The initial pilot study of CTL019 in heavily pretreated CD19-positive hematologic malignancies demonstrated the feasibility of CAR T-cell therapy in patients with CLL. A presentation at the 2019 American Society of Gene & Cell Therapy Annual Meeting reported 2 cases of chemotherapy-resistant CLL, with ongoing follow- up at 8 years showing persistence of CAR-engineered T cells and sustained remission, as determined by flow cytometry and deep sequencing of immunoglobulin H rearrangements.
Saar I. Gill, MD, PHD
For patients with chronic lymphocytic leukemia (CLL), it’s possible that chimeric antigen receptor (CAR) T-cell therapies will become a standard therapy alone and combined] with immune-modifying agents, Saar I. Gill, MD, PhD, said in a presentation at the American Association for Cancer Research Special conference on Immune Cell Therapies for Cancer.1Identifying patient characteristics that predict responses to therapy, such as T-cell attributes, will be critical to the emergence of CAR T cells as a regular therapy in this disease.
This treatment has potential in patients with refractory CLL or multiple disease relapses, as well as in patients who are in earlier lines of therapy, said Gill, the scientific codirector of cell therapy and transplantation and an assistant professor of medicine at the University of Pennsylvania Perelman School of Medicine in Philadelphia.
The initial pilot study of CTL019 (tisagenlecleucel; Kymriah) in heavily pretreated CD19-positive hematologic malignancies demonstrated the feasibility of CAR T-cell therapy in patients with CLL. A presentation at the 2019 American Society of Gene & Cell Therapy Annual Meeting reported 2 cases of chemotherapy-resistant CLL, with ongoing follow- up at 8 years showing persistence of CAR-engineered T cells and sustained remission, as determined by flow cytometry and deep sequencing of immunoglobulin H rearrangements. Results from patients in this trial represent the longest persistence of CAR T cells reported thus far.2
Investigators concluded that responses to the disease are most likely mediated by highly activated CD8-positive CAR T cells that initiate tumor clearance and sustained by CD4-positive cells that persistently engage with target cells.2Gill said that in cases where CAR T-cell therapy induces a remission, relapses are uncommon even in those with highly refractory CLL.1
Predictors of CAR T Success in CLL
At a median follow-up of 19 months, 8 of 14 patients with CLL (57%; 95% CI, 29%-82%) had a response to therapy including 4 complete responses (CRs; 29%).3Other trials of CD19-targeted CAR T therapy in CLL have demonstrated overall response rates (ORRs) ranging from 12% to 100%, with CRs ranging from 0% to 67%.1Compared with other malignancies, such as acute lymphoblastic leukemia, which has demonstrated an overall remission rate as high as 81%,4responses occur at low frequencies and translate into lower rates of progression-free survival (PFS) and overall survival, especially in nonresponders with CLL.1
Barriers to CAR T cell success in CLL include difficulty in predicting who will have a response to therapy. Neither age, prior therapy, cell dose, nor genetic risk have been found to be associated with enhanced outcomes to therapy. “Responses may vary due to differences in innate, humoral, and cellular immune deficiencies,” Gill said. “The best correlate of response so far is the degree of expansion of CAR T cells in the patient.”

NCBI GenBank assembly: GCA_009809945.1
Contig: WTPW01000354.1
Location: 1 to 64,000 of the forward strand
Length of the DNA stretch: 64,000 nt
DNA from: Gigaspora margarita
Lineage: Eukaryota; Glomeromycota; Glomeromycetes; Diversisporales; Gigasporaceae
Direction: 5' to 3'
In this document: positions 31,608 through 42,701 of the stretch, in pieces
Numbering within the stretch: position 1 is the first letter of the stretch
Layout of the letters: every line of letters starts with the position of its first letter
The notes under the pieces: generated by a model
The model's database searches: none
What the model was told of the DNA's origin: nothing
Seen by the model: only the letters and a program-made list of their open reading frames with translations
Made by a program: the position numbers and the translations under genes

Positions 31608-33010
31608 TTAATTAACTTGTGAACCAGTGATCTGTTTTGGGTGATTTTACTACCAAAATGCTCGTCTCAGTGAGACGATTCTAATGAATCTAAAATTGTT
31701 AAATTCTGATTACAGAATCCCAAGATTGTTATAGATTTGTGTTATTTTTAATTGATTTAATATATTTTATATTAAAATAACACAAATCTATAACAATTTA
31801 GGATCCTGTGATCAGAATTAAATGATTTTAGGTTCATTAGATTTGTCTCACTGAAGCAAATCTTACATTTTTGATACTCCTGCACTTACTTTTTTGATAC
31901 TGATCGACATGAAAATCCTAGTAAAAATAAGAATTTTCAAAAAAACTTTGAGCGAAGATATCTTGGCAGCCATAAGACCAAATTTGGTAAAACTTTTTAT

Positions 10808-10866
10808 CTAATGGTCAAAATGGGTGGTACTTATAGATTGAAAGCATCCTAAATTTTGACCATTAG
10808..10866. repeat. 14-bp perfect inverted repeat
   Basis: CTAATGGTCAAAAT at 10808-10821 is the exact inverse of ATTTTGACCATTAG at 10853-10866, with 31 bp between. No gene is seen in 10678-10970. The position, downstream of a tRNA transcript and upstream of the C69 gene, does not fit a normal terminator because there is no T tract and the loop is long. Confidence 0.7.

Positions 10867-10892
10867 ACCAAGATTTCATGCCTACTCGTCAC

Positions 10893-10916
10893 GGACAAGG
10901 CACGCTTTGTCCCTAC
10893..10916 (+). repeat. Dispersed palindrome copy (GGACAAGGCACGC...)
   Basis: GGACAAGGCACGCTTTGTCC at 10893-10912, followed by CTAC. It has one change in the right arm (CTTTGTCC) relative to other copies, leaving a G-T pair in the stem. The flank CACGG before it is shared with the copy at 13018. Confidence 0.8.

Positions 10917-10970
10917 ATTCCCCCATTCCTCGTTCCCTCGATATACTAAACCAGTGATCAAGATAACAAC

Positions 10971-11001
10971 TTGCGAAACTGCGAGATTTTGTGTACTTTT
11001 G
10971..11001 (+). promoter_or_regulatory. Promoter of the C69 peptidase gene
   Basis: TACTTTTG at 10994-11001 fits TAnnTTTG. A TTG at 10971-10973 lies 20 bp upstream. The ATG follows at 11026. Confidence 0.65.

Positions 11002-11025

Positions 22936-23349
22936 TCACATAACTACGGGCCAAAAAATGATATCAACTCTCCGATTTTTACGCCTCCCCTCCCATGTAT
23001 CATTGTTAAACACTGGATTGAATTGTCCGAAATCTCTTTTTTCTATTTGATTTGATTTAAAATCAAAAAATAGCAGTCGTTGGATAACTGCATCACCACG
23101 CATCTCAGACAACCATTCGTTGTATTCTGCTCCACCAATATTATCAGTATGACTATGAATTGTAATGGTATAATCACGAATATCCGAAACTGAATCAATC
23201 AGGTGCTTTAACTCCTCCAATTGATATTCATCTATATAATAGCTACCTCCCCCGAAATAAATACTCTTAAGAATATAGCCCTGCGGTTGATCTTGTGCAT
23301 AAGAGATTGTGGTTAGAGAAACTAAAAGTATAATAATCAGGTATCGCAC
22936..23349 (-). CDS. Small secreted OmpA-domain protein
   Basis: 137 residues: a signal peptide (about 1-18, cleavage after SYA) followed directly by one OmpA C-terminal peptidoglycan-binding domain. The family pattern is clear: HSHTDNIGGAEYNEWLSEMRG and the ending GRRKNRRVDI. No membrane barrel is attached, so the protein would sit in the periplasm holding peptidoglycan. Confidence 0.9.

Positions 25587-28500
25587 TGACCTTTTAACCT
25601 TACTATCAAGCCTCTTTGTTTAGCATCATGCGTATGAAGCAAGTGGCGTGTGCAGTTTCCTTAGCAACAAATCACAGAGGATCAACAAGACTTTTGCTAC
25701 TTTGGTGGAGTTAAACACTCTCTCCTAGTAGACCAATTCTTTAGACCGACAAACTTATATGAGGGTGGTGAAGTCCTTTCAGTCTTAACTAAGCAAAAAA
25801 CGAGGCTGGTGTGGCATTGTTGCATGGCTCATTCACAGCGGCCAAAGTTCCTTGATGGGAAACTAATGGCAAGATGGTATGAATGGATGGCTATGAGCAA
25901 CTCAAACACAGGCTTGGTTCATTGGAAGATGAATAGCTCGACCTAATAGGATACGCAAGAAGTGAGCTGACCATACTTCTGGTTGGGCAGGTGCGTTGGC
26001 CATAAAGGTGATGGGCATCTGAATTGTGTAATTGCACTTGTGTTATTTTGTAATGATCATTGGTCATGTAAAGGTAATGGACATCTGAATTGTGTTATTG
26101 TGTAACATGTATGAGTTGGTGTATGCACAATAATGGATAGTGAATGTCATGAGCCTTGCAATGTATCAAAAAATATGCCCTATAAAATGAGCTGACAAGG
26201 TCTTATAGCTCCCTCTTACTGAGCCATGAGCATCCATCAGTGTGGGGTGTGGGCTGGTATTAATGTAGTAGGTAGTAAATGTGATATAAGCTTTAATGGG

Prior data showed that intrinsic T-cell defects in CLL impair in vivo expansion of CAR T cells and pose a problem for both generating cells and the feasibility of a response.5Expression of PD-L1, TIM-3, and LAG-3 on cells has also been associated with poor outcomes; patients with complete and durable remissions tend to be infused with products containing lower frequencies of these cells.6
A study by Joseph A. Fraietta, PhD, evaluated total genomic DNA in patients with CLL treated with either CTL019 or ibrutinib (Imbruvica). The results demonstrated that T cells from those treated with the Bruton tyrosine kinase (BTK) inhibitor had “superior proliferative capacity in vitro, superior survival in vitro, and reduced PD-1 expression on CD8-positive T cells,” Gill said. This finding was associated with improved functional activity. Furthermore, ibrutinib was not associated with impaired CAR gene transfer, T-cell expansion, or cytotoxic capacity in vitro.
In a pilot trial of CTL119, an autologous anti-CD19 CAR T-cell therapy, in adult patients with CLL or small lymphocytic leukemia who did not achieve CR with at least 6 months of ibrutinib therapy, ORR and CR rates at 3 months were 71% and 43%, respectively.7At 12 months, Gill said, 72% of patients were negative for measurable residual dis- ease (MRD) and had a bone marrow CR. At last follow-up, 16 patients of 18 remained in morphologic and/or flow CR.
These results, Gill said, “compare favorably with prior CAR 19 [T]-cell studies in patients with progressive CLL,” which have shown CR rates of 21% to 35%. This shows feasibility of the use of CAR T cells for CLL in patients with multiple relapses or refractory disease.
Gill introduced the possibility of CAR T-cell therapy for earlier lines of treatment over biological therapies because of the short treatment duration; high rates of MRD negativity, which may correlate with longer-term PFS in these patients; and financial preference. It may also be a better option in those who are not likely to respond to other therapies, such as patients with resistance to BTK inhibitors.